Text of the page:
Essex County is the center of Puritan New England. In addition to Ipswich, many of the stories on this site are about Massachusetts North Shore communities from Boston to Amesbury.
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Colonial houses of Boxford - Houses built during the Colonial era in Boxford, Massachusetts. Listings and images provided by the MACRIS site of the Massachusetts Historical Commission, and by Vision Properties for the Town of Boxford, with additional historical information from The Dwellings of Boxford, by Sidney Perley BOX.48, Dr. William Hale, Rev. William P. Alcott House, 2 Elm St, 1770: This house … Continue reading Colonial houses of Boxford
Boston Globe: The Tragedy that Boston forgot - On the night of November 7, 1916, a trolley packed with factory workers crashed through the gates of an open drawbridge in South Boston, killing 46. For decades it was considered the worst tragedy in Boston history. And then it was forgotten. Continue reading about the Boston trolley tragedy at the Boston Globe. Remembering Poe - Edgar Alan Poe Returns to Boston – A Halloween Reflection by Helen Breen Poe’s stories of horror and suspense, along with his melancholy poetry, are part of Halloween traditions in America. The writer, who was born in Boston in 1809, maintained a love/hate relationship with the city during his lifetime. But in 2014, Bostonians reclaimed … Continue reading Remembering Poe
An old pear tree grows in Danvers… - A History of the Endecott Pear Tree by Richard B. Trask The 375-year-old Endecott Pear Tree in Danvers was planted under the direction of the first Massachusetts Governor, English Puritan John Endecott (c 1588-1665). Endecott sailed from England to the New World aboard the ship Abigail in 1628, landing at a small peninsula the native inhabitants called Naumkeag. Endecott established a permanent … Continue reading An old pear tree grows in Danvers…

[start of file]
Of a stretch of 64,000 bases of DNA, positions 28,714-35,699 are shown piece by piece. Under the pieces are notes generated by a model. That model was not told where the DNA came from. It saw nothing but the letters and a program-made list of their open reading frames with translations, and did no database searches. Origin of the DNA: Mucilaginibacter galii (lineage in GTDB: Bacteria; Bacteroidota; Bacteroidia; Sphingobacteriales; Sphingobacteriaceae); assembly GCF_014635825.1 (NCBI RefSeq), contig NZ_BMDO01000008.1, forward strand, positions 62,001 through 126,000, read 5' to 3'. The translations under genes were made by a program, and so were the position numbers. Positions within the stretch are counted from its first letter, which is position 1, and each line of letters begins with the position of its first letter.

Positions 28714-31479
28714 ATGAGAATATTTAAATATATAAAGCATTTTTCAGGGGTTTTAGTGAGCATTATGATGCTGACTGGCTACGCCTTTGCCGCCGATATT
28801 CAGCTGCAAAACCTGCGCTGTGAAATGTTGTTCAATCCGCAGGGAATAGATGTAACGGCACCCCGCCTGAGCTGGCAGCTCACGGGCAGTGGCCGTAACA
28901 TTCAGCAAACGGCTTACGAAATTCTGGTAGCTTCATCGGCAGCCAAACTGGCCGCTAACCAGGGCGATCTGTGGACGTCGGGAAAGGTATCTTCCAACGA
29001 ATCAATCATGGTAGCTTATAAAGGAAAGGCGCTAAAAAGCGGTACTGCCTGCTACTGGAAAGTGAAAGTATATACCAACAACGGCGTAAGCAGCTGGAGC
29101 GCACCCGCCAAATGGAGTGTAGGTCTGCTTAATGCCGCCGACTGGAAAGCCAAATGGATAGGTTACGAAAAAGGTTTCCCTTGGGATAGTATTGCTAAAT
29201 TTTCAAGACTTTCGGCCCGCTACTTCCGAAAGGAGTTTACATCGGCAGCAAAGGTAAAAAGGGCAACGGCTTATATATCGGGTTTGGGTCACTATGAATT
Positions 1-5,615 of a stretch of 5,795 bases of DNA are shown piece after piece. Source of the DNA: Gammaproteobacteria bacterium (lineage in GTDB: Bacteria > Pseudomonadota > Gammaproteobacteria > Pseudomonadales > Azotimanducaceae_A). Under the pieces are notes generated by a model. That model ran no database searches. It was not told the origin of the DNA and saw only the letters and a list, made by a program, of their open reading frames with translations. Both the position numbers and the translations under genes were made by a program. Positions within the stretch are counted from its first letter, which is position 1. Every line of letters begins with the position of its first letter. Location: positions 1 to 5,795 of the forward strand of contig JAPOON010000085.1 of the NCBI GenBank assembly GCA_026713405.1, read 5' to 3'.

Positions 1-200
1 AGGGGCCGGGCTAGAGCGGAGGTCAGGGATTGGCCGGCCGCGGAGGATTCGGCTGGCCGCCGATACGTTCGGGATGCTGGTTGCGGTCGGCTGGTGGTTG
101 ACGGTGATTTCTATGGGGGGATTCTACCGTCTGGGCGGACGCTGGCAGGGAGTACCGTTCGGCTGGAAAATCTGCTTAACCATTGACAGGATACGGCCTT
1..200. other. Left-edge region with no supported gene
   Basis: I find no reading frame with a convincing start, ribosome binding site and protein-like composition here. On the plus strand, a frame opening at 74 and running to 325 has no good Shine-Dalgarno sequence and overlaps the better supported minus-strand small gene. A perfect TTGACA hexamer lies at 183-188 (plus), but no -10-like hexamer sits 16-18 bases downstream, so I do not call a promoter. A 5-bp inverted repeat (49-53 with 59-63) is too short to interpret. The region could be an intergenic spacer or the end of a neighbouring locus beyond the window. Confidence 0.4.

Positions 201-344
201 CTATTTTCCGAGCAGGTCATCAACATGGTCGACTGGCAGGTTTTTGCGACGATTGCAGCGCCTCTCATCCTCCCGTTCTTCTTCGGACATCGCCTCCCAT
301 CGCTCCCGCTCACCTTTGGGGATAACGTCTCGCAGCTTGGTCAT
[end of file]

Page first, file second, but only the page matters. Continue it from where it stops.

Historic houses of Essex, Massachusetts - The inhabitants of the part of Ipswich known as Chebacco established their own parish in 1679, but were still residents of the town of Ipswich. In 1818, two hundred and six men of Chebacco petitioned the Legislature for incorporation, and the town came into existence on Feb. 5, 1819. Taking to the air in Ipswich, 1910-11 - In 1909, W. Starling Burgess joined with Augustus Moore Herring to form the Herring-Burgess Company, manufacturing aircraft under a license with the Wright Brothers, thus becoming the first licensed aircraft manufacturer in the United States. Burgess took the initial flight of his first plane in 1908 at Chebacco Lake in Hamilton, MA. Burgess had been offered $5,000 by Charles … Continue reading Taking to the air in Ipswich, 1910-11 Invention of the fried clam, 1916 - (This article is from the New England Historical Society.) On July 3, 1916, Lawrence ‘Chubby’ Woodman invented the fried clam. It was a hot, steamy day in Essex, Mass. Chubby Woodman and his wife Bessie had opened a small concession stand on Main Street two years earlier. On weekends they sold small grocery items, homemade potato chips … Continue reading Invention of the fried clam, 1916 Choate Island and Rufus Choate - Featured image: Painting of the Choate homestead by E. Choate Kane, courtesy of Joyce Patton Choate Island was originally known as Hog Island. In the Records of the Massachusetts Bay Colony, it is recorded that keeping hogs on islands or in fenced enclosures during the planting season was the law from the 1630’s, and each … Continue reading Choate Island and Rufus Choate The trolley comes to Ipswich, June 26, 1896 - In 1896, the first trolley from Beverly arrived in Ipswich, and a year later, the Georgetown, Rowley and Ipswich Street Railway opened. By 1919, Mr. Ford's Model T ended the brief era of the street railway. Essex shipyards and the age of the Gloucester schooners - Over 4000 wooden vessels were launched from Essex, including many schooners that sailed from nearby Gloucester, once the largest fishing port in the United States. View below, “Legacy: Shipbuilders, Fishermen and the Age of the Gloucester Schooners” (58 minutes). 1793 and 1818: the “Burden of the Poor” divides Ipswich into three towns - As the people of the Hamlet were financially stable, the burden of taxation for the support of the poor in the old town of Ipswich was considered to be an unjust imposition. The leaders of the parish petitioned Ipswich to be allowed to incorporate as the new town of Hamilton. 25 years later, the men of Chebacco petitioned the Legislature for incorporation as a separate town, and to not be held for any part of the new establishment for the relief of the poor in Ipswich. The following year, Chebacco Parish became the Town of Essex Building and launching the schooner Ardelle in Essex - The 55-foot pinky schooner Ardelle was designed and built by Harold Burnham of Burnham Boat Building in Essex MA using locally harvested wood and hand tools and similar techniques to those that Colonial-era shipbuilders used. Hundreds of spectators watched from the Essex Shipbuilding Museum in 2011 for the launching of the Ardelle into the Essex River. The Great Colonial Hurricane and the wreck of the Angel Gabriel, August 25, 1635 - In August 1635, the 240-ton Angel Gabriel sank in Pemaquid Bay after sailing into the most intense hurricane in New England history. Among the survivors were John Cogswell and his wife, three members of the Burnham family, Captain Robert Andrews and his nephews, who all settled in an area called Chebacco, which is now Essex. Building a ship in Essex - This very entertaining mid-20th Century documentary is shown at the Essex Shipbuilding Museum, just a short drive from Ipswich. Viewing time: 12 minutes. The Rev. John Wise of Ipswich - The concepts of freedom freedom which Thomas Jefferson wrote in the Declaration of Independence came from the pen of the Rev. John Wise of Ipswich: "The first human subject and original of civil power is the people...and when they are free, they may set up what species of government they please.